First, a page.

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CASSELTON, N.D. — National Transportation Safety Board Chairman Christopher Hart says an axle with a manufacturing defect was the likely cause of a fiery train crash in 2013 just outside Casselton. The NTSB met Tuesday, Feb. 7, in Washington, D.C., to release the final results of a crash investigation that lasted more than three years.
NOME, N.D. — This 62-person hamlet in Barnes County is facing a question other sleepy North Dakota towns have already grappled with: What should be done when white supremacist Craig Cobb is trying to move in? Cobb, aka Paul Craig Cobb, has already tried to turn the towns of Leith and Antler into enclaves of white supremacists. Now, it's believed he started last week to move into the former Zion Lutheran Church in Nome, about 70 miles southwest of Fargo.
FARGO – The head of the local Catholic diocese says he was outraged by The Forum’s front-page story Saturday, Feb. 4, because the newspaper interviewed an alleged white supremacist at a Fargo cathedral. The story centered around Pete Tefft, a Fargo resident who’s been the target of signs posted downtown accusing him of being a “Nazi.” The signs show Tefft's photo and ask people to tell him he's not welcome here.
FARGO — Dave Moszer's face has the weathered creases of a man who's spent much of his life outdoors, riding motorcycles and working construction. A number of his days in the elements involved installing steel on the outside of what would become Scheels Arena, a place where he now takes in Fargo Force hockey games, a place where his son, Brian, skates weekly.
FARGO — As North Dakota stares down a budgetary chasm of $1.4 billion, Gov. Doug Burgum is asking most state agencies to endure at least a 10 percent cut in funding. So, with austerity in the air, what's going to happen to the budget of the governor's own office? One of Burgum's campaign promises was to forgo his salary as a way to save taxpayer money, but so far legal roadblocks have prevented him from doing so. Still, he proposes that his office take an 11 percent cut and feel pain similar to other agencies, said the governor's spokesman, Mike Nowatzki.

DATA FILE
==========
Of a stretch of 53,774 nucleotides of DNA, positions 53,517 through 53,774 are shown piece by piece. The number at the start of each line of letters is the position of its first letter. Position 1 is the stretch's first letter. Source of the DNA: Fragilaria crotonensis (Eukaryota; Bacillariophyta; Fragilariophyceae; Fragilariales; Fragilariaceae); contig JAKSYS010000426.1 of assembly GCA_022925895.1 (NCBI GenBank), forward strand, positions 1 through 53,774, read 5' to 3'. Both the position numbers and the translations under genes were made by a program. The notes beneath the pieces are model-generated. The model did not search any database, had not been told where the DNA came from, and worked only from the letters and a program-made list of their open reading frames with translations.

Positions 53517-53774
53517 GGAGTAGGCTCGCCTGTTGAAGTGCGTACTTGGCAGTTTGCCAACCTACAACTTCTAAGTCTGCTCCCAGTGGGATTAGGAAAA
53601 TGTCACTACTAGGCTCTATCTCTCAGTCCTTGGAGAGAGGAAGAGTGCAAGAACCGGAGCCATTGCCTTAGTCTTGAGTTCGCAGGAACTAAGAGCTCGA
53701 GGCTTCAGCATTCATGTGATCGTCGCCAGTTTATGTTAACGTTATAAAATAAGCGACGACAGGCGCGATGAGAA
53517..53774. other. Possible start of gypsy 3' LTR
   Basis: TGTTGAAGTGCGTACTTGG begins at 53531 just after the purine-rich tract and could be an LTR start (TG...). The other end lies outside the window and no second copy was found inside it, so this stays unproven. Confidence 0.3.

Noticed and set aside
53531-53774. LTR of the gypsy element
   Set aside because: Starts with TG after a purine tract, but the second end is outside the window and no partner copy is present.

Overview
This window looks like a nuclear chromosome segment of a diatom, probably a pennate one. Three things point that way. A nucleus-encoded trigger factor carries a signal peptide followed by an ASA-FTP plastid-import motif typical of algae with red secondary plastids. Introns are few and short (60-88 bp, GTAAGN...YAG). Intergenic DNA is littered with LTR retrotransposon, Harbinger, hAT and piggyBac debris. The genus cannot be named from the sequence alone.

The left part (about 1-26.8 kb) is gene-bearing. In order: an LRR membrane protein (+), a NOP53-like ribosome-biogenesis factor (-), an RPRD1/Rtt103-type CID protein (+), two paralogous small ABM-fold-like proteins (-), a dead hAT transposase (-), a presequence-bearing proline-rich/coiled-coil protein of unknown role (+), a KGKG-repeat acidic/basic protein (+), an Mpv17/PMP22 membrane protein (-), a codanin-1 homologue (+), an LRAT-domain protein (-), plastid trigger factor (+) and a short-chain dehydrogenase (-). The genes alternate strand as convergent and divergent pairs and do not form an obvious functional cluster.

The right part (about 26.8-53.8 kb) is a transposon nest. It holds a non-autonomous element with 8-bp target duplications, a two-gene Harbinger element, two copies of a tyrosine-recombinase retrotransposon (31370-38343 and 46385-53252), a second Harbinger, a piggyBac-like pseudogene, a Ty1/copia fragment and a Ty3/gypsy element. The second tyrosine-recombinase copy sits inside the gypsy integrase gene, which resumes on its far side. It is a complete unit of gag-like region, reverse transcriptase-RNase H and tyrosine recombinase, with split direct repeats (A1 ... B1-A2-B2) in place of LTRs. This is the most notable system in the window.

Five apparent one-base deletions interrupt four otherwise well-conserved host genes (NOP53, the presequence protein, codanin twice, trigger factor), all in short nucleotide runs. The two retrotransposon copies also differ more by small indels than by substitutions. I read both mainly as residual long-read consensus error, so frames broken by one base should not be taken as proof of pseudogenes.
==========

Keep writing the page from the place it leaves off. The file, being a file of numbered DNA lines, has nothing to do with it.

BISMARCK — The North Dakota House passed a bill Wednesday, Jan. 25, that would give free state college tuition to the stepchildren and adopted children of fallen police officers and firefighters. State law already guarantees free tuition to the spouses and children of officers and firefighters who die in the line of duty. To be eligible, children must be under 21 years old.
FARGO — A long-running dispute centered around a payloader seized by the North Dakota Bureau of Criminal Investigation in 2014 appears to finally be coming to an end. A cash settlement has been reached in a federal lawsuit that accused BCI agent Arnie Rummel of unjustly seizing Darrell Schrum's payloader and giving it away, lawyers for Schrum said Monday, Jan. 23. Schrum's attorneys, Mark Friese and Neil Roesler, said they expect their client to receive $55,000 from the state, an amount that includes $35,000 in attorney fees.
FARGO – North Dakota Gov. Doug Burgum will attend Donald Trump’s presidential inauguration on Friday, Jan. 20, in Washington, said governor’s office spokesman Mike Nowatzki. The governor and his wife, Kathryn Helgaas Burgum, left Tuesday, Jan. 17, for the nation’s capital and are expected to return to North Dakota this weekend, Nowatzki said, noting that the couple paid their own travel costs.
BISMARCK – North Dakota lawmakers have proposed a bill that would create a way for communities to request temporary bans on new refugee resettlement and would grant the governor power to impose such a ban statewide. The proposal was welcomed by Dave Piepkorn, a Fargo city commissioner and resettlement skeptic who has been pushing for more local input on where refugees are placed and more data about their impact.
FARGO — Sixty times last year fights in downtown Fargo left someone badly hurt. But police, neighborhood leaders and business owners say this figure, which is at a five-year high, shouldn't deter people from visiting the city's nightlife hub. "If you just practice general safety techniques, downtown is still a pretty safe place to be," said Dan Hurder, co-owner of the Boiler Room and Twist, formerly Sazerac Alley. "Of course, when you're wandering around at 4 o'clock in the morning alone after a whole bunch of drinks, you never know what's going to happen."